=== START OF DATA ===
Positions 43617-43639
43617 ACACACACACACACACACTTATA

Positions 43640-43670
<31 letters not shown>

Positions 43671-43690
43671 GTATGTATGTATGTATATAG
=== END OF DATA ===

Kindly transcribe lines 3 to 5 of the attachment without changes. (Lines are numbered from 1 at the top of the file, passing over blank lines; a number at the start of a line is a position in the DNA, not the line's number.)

Positions 43640-43670
<31 letters not shown>

Positions 43671-43690